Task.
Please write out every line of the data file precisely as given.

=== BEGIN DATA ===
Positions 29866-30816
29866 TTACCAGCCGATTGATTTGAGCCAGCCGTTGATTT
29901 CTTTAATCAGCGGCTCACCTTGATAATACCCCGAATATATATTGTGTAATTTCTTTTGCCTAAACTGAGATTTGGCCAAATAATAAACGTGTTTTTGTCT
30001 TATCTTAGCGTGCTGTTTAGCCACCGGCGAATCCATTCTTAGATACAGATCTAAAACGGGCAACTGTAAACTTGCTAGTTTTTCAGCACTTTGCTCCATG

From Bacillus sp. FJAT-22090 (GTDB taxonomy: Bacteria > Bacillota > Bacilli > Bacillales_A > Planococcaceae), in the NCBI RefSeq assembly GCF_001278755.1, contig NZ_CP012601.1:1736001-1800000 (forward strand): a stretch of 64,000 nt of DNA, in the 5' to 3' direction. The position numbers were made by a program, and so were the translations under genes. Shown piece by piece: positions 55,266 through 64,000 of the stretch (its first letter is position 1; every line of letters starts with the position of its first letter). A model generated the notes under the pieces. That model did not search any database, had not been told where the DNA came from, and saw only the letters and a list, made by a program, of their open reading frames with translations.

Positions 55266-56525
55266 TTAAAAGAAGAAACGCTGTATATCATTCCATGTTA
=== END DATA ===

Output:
Positions 29866-30816
29866 TTACCAGCCGATTGATTTGAGCCAGCCGTTGATTT
29901 CTTTAATCAGCGGCTCACCTTGATAATACCCCGAATATATATTGTGTAATTTCTTTTGCCTAAACTGAGATTTGGCCAAATAATAAACGTGTTTTTGTCT
30001 TATCTTAGCGTGCTGTTTAGCCACCGGCGAATCCATTCTTAGATACAGATCTAAAACGGGCAACTGTAAACTTGCTAGTTTTTCAGCACTTTGCTCCATG

From Bacillus sp. FJAT-22090 (GTDB taxonomy: Bacteria > Bacillota > Bacilli > Bacillales_A > Planococcaceae), in the NCBI RefSeq assembly GCF_001278755.1, contig NZ_CP012601.1:1736001-1800000 (forward strand): a stretch of 64,000 nt of DNA, in the 5' to 3' direction. The position numbers were made by a program, and so were the translations under genes. Shown piece by piece: positions 55,266 through 64,000 of the stretch (its first letter is position 1; every line of letters starts with the position of its first letter). A model generated the notes under the pieces. That model did not search any database, had not been told where the DNA came from, and saw only the letters and a list, made by a program, of their open reading frames with translations.

Positions 55266-56525
55266 TTAAAAGAAGAAACGCTGTATATCATTCCATGTTA